16. Sri Ma Keow & Chai Wat - Courting The Woman From Chiang Mai
17. Kyrgyz - Ghosts Of The Winter Run
18. Morton Feldman - Three Voices (opening)
19. Oliver Barrett - Mr. Author

Notting Hill Sound Systems: Exhibition

Please join us to celebrate the opening of an exhibition of work from Brian David Stevens:
Notting Hill Sound Systems
photographs by Brian David Stevens
Wednesday 9 July 2014
6.30pm – 9.00pm
The Social
5 Little Portland Street

In the summer of 2004 photographer Brian David Stevens rose early to capture the towering speaker rigs and sound systems of the Notting Hill Carnival before the crowds arrived.
The sound systems, towering monuments to volume that stay in place for three days, are portrayed starkly and simply in Stevens’ photos, a far cry from the colourful, loud and crowded images that normally depict the carnival. Stevens says he wanted to shift the emphasis to the source of the music that was drawing people there in the first place, and yet was drowned out in the visual noise. “Normally you never see these streets empty, they’re absolutely packed with people,” he says. “I got down there very early as they were setting up and shot the huge, monolithic speakers just in the middle of the street, where they look fantastically beautiful — I think every street corner should have one on them.”

Tartaruga has produced a limited boxed set of screenprints, featuring six photographs from the series screenprinted as A2 monochrome prints on to high quality archival paper.

The prints are produced in a limited run of just 30, and come housed inside a custom printed box. Copies of the boxed set of prints will be on sale here at and available directly at the exhibition launch on July 9. 

Additional photos and information available here:

Daisuke Yokota

“I look at a photograph. It is an image that I shot some time ago. It has been just long enough since I shot the image that I am fuzzy on the exact circumstances of the time. What was I thinking then? There probably wasn’t a particular reason I made the exposure, but there was some sequence of events that resulted in releasing the shutter. What was my intention? I cannot remember; or, perhaps, the me of here and now can no longer know what it was.” – Daisuke Yokota

Last week saw the launch of Granta: Japan, which features some extraordinary work by photographer Daisuke Yokota (b. 1983).

Yokota describes his photography as being in part an attempt to visualise memory, “what we remember, as well as what we don’t”. His photographs challenge our temporal connection to a medium usually so grounded in a specific moment. It is so far removed from Cartier-Bresson’s ‘decisive moment’ it almost makes you wonder how they can both be called Photographers.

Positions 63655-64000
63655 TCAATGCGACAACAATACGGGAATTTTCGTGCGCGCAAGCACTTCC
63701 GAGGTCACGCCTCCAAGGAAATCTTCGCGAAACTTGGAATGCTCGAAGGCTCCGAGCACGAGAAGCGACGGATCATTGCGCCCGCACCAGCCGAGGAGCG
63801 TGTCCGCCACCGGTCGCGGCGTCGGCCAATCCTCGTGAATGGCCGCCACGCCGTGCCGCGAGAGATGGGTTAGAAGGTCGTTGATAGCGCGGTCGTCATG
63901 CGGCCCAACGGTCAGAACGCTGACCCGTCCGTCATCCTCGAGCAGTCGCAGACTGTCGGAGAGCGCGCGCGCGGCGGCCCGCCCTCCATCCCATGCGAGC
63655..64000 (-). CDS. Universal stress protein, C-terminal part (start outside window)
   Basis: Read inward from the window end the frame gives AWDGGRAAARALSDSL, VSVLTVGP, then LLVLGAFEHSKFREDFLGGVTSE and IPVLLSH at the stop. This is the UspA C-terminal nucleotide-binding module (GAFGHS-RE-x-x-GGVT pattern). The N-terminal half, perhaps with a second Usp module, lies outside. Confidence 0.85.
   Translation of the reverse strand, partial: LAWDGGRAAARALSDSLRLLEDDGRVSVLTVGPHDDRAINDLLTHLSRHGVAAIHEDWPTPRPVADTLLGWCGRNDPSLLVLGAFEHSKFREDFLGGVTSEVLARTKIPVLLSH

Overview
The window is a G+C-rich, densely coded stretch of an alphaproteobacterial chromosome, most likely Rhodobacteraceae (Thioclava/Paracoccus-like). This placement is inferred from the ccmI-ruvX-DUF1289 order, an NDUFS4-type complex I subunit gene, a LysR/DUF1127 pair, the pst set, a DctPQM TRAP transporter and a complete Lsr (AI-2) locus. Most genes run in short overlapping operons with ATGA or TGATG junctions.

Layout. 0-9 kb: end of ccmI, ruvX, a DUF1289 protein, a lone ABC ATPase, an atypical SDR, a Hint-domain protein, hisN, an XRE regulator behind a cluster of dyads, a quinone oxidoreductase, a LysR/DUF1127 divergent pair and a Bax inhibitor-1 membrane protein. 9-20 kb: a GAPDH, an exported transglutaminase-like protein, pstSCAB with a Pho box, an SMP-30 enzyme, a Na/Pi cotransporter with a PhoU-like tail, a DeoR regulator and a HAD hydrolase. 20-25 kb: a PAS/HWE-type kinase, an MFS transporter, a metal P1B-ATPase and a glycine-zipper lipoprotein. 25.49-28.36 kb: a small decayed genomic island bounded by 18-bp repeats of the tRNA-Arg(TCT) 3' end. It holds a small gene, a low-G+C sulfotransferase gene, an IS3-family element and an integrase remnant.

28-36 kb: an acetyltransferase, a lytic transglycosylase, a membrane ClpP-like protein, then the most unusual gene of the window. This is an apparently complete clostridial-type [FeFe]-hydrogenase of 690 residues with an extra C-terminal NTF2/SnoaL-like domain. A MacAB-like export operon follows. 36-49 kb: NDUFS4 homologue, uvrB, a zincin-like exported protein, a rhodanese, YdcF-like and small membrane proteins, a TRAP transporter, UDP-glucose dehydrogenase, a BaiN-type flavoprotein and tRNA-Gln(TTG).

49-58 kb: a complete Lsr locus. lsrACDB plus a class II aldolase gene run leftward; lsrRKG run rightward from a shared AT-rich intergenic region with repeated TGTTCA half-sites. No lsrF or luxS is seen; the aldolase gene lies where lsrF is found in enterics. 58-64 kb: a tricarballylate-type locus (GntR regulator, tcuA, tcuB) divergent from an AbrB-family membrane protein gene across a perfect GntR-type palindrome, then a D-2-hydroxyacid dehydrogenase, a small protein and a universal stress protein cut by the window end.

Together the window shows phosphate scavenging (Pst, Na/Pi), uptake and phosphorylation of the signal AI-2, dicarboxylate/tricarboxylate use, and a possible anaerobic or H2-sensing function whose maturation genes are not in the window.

For Yokota, composing a shot and pressing the shutter are just the beginning of an extraordinary working process. Images are taken first on a digital camera. Yokota takes lots of images. I mean lots of images. Some days, he said (whilst in conversation with the Tate’s Simon Baker at the Granta launch), he might take 3,000 pictures. Then, when he feels like making something – a book say - Yokota delves into his hard-drives and pulls out a bunch of pictures that fit his mood. These images are printed and then re-photographed on film. This re-photographing may go on and on, until the moment in which the photograph was initially taken seems totally inconsequential.

Yokota likes to experiment with what he calls ‘the potentiality of film’. Areas of grain are enlarged and parts of the negatives are singed. Darkroom techniques such as solarisation, use of over heated developer fluid and out-of-date fixer, allow him to relinquish a certain amount of control, and open his work up to unknown possibilities. The images published in Granta: Japan (taken from Yokota’s 2013 book Site/Cloud) are ethereal, ghostly and dreamlike. They all seem to be clouded in a mist, or a film. You’re forced to look through them to see them.

Then there is the acid. In his latest work, published by Goliga, Yokota adds a further performative element to his process. Images are screen-printed onto paper coated with brass. Acetic acid is then splashed on to the prints and areas begin to discolour and burn away. Depending on the atmospheric conditions – temperature, moisture – the affects are totally unpredictable, making each set of prints in the edition unique. The affect the acid has on the prints can go on for days, further challenging the notion of a photograph being a representation of a single moment.